Ayinger Celebrator from Brauerei Aying (Privatbrauerei Franz Inselkammer KG) in Germany pours a deep chestnut-ruby colour with amber highlights around the edges when held up to light and a small tan coloured head that gets retained as a thin, but frothy collar without leaving much lacing. This doppelbock has a rich and complex malty aroma with a strong oak tone. Dark fruits, chocolate, coffee and molasses can all be found and a hint of alcohol comes out as you make your way through the glass.
The taste of Ayinger Celebrator follows the aroma and is equally rich and complex. Dark fruits, chocolate, sweet malts, roasted grains, oak and a hint of vanilla are all present before a bitter and herbal finish takes over. The mouthfeel is creamy and hearty with a low-medium carbonation and a yeasty sensation on the tongue. The aftertaste is dry with oak and fruit tones. This heavy beer is surprisingly drinkable, with little trace of alcohol aside from a pleasant warming effect.
Pumking from the Southern Tier Brewing Company in Lakewood, New York pours a clear golden-amber colour with a scant white head that sticks around as a thin collar, but leaves no lacing behind. This strong pumpkin ale has more of a pumpkin pie aroma than any other pumpkin ale I’ve tried to date; it has a real buttery pastry tone that compliments the pumpkin and spices nicely. Freshly cut grains and honey poke through after warming.
The taste of Pumking is nicely balanced between the pumpkin and the dry, peppery spice notes. Again, a pastry-like butter flavour defines the taste and makes it distinctive amongst pumpkin ales. The finish is peppery and bitter. The mouthfeel is on the thin side with a low, but noticeable carbonation. A grainy note comes through on the tongue and the aftertaste is dry tasting, but also has a syrupy quality. Pumking is extraordinarily smooth and drinkable given its ABV.
This strong pumpkin ale from the Shipyard Brewing Company in Portland, Maine pours a hazy golden-copper colour with a moderate white head that burns off quickly, leaving a small collar and almost no lace behind. Smashed Pumpkin has a syrupy and noticeably boozy aroma with notes of wet grain, pumpkin, cloves, cinnamon and nutmeg. The beer takes on a sharp white wine-like smell as it warms.
The taste of Smashed Pumpkin is on the malty side with a very sweet honey tone and a hint of yeast. The pumpkin and spice flavours both rich and surprisingly balanced. The finish is quite bitter with floral, soapy and alcohol notes. This beer is full-bodied with an above average carbonation level and gives off a creamy, bready effect on the tongue. The aftertaste is dry, but syrupy and alcohol lingers on the back of the tongue and throat.
This strong seasonal ale from the Muskoka Brewery in Bracebridge, Ontario pours a copper colour with amber highlights around the edges of the glass and has the appearance of wavy lines on a hot road. A moderate tan coloured head burns off quickly, leaving a bit of lace and a thin collar behind. The aroma of Muskoka Harvest Ale is dry in nature. The beer smells of fresh grains and grasses, caramel malts, baker’s chocolate and it has a peppery spiciness to it. A sweet, honeydew-like fruity note and a hint of alcohol appear as it warms.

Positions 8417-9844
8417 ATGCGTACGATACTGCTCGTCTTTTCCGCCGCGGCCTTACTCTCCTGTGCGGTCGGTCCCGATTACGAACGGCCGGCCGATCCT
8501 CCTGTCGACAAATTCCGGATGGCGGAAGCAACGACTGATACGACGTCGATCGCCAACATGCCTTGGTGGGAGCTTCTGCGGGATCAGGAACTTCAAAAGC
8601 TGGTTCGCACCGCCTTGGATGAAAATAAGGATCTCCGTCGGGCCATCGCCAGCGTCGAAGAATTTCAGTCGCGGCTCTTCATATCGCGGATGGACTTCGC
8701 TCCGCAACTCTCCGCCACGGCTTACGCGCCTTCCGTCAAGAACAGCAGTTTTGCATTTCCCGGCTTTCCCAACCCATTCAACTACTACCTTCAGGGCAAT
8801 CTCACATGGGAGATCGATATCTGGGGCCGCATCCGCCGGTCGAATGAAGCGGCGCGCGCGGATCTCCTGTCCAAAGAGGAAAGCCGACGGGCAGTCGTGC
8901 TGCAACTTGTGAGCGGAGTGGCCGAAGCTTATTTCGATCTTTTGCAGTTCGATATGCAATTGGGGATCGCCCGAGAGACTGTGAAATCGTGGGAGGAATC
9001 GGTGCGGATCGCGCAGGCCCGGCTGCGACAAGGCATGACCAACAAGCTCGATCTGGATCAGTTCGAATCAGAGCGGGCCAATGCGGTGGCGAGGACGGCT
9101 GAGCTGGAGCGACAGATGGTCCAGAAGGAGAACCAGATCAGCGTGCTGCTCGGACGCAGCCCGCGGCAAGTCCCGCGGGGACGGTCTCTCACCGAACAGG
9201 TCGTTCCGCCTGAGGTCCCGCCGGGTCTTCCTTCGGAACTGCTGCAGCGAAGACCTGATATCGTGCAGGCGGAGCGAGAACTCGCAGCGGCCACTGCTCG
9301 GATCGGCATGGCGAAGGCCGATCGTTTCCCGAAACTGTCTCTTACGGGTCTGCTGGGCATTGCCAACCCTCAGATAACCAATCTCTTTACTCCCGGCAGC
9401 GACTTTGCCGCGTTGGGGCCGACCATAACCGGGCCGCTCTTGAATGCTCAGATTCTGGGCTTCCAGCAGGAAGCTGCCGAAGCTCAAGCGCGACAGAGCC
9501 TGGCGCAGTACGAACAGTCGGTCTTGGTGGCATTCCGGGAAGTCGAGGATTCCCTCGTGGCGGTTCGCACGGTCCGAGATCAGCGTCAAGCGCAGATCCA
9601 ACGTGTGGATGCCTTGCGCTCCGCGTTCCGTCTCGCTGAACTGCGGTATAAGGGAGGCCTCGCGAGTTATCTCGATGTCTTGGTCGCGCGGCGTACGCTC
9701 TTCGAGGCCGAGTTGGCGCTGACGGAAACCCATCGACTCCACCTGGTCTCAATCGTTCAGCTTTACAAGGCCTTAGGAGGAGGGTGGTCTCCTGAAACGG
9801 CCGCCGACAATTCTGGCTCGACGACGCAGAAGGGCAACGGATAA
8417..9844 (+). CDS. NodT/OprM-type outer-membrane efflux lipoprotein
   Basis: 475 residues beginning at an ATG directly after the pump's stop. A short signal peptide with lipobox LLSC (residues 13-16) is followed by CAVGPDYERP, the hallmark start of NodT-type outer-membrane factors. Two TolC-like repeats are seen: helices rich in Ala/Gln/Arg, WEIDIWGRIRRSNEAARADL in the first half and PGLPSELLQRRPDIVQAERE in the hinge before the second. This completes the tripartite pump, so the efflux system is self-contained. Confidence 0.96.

Muskoka Harvest Ale tastes like dark or toasted malts, a dark fruit like raisin or date and it’s highlighted with a note that reminds me of a buttered bran muffin. The ale has a very crisp and bitter finish with a hint of grapefruit and there is little trace of alcohol in the taste, but there is a definite warming effect. The beer has a medium body with a smooth and creamy mouthfeel. There is a yeasty pop on the tongue and the aftertaste is dry, but with an oily quality and a peppery bite.
Dunkel Buck from Beau’s All Natural Brewing Company in Vankleek Hill, Ontario pours a hazy nut brown colour with a rusty orange tone around the edges. A very frothy, tan-coloured head takes a while to burn off, leaving minimal lacing behind and a nice, thick collar and film.
This dark, strong and unfiltered German ale has strong fruit tones in its smell. Banana and bubble gum notes are joined by a plum or cherry-like smell and a hint of cloves. A honey-like sweetness and alcohol come though after warming.
The taste of Dunkel Buck follow suit with a slightly sweet, fatty banana flavour taking the lead. The beer is backed by a toasted wheat taste and a cocoa or roasted baker’s chocolate tone that fills out the body and lends a nice bitterness to the finish. The mouthfeel is quite creamy thanks to the long-lasting collar and sediment, while managing to not come off as too thick.
There is a low carbonation but a mild prickly sensation occurs on the tongue. The aftertaste is dry and tart, with a peppery note and the warming effects of the alcohol coming through on the back of the tongue and throat.